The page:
The bullshitization of academic jobs: the start of a theory

David Graeber, one of my favorite anthropologists (I am thinking of shortlisting him for our forthcoming Economics vs. Science Fiction seminar), has been for some time a scholar of bureaucracy. Why is bureaucracy so pervasive, resilient and expansionary organizing principle of human activities? Its rise in the modern age was attributed to efficiency gains, and there certainly were plenty of those. But post-modern societies tend to introduce bureaucracy even where they appear to reduce efficiency.

Observation of this phenomenon is itself interesting, but recently Graeber published a brilliant article in which he takes a look at its possible causes. He has (ethnographic) data concerning “the bullshitization of academic jobs”. The theory is still relatively rough, but seductive. The main engine seems to be that higher-ups desire entourages to make them look more magnificent, just like feudal lords did. Once the entourages are established, the prevailing “managerialist” ideology dictates that at least some (BS) work is made up for them. Some of this work ends up creating more BS work for other people: for example, the Italian ministry of education has introduced a practice of schools self-evaluating, starting in the early 2010s. This has spawned an entire agency devoted to that, called ANVUR. ANVUR collects, aggregates and reflects the self-evaluation reports issued by schools (there are about 20K schools in Italy, if memory serves); so, the only way it can function is by imposing the admin (hence BS, in Graeber’s language) duty of producing these reports on the people whose (non-BS) job is to teach kids.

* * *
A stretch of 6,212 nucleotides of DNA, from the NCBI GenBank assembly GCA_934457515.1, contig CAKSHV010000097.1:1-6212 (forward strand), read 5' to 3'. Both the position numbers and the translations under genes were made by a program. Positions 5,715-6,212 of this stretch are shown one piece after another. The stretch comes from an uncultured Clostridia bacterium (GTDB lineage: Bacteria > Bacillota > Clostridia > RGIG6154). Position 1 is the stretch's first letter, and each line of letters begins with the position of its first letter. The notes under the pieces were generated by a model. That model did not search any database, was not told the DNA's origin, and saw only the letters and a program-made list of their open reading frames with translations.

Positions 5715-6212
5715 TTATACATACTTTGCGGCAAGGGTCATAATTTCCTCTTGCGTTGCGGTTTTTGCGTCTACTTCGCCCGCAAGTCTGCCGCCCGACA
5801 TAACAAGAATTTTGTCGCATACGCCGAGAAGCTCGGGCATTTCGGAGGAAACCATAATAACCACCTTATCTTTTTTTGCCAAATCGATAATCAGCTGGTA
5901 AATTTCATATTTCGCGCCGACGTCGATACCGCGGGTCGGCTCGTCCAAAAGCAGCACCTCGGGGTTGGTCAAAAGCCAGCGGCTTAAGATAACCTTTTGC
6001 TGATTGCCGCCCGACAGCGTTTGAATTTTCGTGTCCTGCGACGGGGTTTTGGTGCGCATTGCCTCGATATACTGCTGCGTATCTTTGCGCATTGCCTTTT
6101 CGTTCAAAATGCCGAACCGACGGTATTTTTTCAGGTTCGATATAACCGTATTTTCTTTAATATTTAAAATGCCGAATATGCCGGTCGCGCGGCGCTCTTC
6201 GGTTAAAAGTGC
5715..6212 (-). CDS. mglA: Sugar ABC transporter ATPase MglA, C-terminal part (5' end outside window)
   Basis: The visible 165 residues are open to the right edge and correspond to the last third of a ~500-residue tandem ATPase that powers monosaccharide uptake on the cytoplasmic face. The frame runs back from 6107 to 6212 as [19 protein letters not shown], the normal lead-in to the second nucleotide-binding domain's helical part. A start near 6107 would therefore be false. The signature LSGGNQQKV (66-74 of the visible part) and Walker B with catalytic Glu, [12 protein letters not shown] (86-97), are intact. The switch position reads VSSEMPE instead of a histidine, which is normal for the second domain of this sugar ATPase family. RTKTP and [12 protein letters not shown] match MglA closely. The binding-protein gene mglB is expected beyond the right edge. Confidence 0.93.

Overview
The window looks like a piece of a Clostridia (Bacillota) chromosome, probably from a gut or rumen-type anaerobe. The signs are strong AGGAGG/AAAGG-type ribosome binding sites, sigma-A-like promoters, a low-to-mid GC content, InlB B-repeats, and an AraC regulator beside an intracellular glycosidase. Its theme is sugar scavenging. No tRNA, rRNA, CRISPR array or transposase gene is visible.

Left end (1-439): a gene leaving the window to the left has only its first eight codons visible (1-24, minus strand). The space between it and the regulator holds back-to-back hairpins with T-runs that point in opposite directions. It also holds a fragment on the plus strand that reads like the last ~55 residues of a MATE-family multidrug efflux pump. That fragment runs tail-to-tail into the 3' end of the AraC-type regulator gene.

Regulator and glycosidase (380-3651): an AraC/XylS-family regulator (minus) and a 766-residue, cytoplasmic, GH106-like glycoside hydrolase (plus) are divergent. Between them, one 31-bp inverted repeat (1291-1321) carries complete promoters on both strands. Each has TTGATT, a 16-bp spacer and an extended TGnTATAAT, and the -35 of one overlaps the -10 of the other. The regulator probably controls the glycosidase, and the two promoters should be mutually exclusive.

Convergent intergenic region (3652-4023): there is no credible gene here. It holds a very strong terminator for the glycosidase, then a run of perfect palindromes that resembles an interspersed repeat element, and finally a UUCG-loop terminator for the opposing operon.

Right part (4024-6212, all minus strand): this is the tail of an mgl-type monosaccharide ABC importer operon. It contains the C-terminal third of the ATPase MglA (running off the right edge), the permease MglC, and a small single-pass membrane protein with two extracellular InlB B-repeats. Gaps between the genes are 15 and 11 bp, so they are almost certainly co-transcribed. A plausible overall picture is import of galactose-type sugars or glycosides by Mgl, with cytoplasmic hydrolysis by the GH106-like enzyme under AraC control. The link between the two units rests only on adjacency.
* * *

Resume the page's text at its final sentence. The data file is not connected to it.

A positive feedback kicks in, because now the new (BS) activity will also, naturally, require someone to be in charge of it. This person, or people, will then want their “tiny empires” of PAs and middle managers to rule over. This will require them to invent at least some meta-BS jobs for them to do. If this sounds exaggerated, consider that ANVUR has 21 employees at the time of writing, but the employees do not actually evaluate schools (or better, do not meta-evaluate their self-evaluation reports). Such core activity is farmed out to roughly 50 “evaluation experts” with small contracts of 2K to 20K EUR (list here). There are even ANVUR employees in charge of monitoring ANVUR’s own performance, which should depend on how well ANVUR monitors the performance of schools. So:

  1. Teachers teach kids. This is, without a doubt, making the world a better place.

  2. Then they self-evaluate. This can help them do a better job, but to a first approximation it takes time away from teaching kids. The jury is out whether this time is still making the world a better place.

  3. School principals collate and integrate the data from teachers into school-level self evaluation reports. Hmm.

  4. ANVUR evaluation experts collate and meta-assess the self-evaluation reports coming from schools.

  5. Most ANVUR employees and management coordinate the admin around the activity of ANVUR evaluation experts.

  6. ANVUR employees in charge of evaluating the performance of ANVUR itself generate data and reports on the activity of their colleagues, who oversee the evaluation experts, who oversee the schools, who manage the teachers who actually teach the kids. They are four levels removed from actual non-BS work! It highly doubtful that these people, brilliant though they may be, are contributing anything at all to human well-being.

So, why does this happen? And why in universities? In the words of one of Graeber’s informants: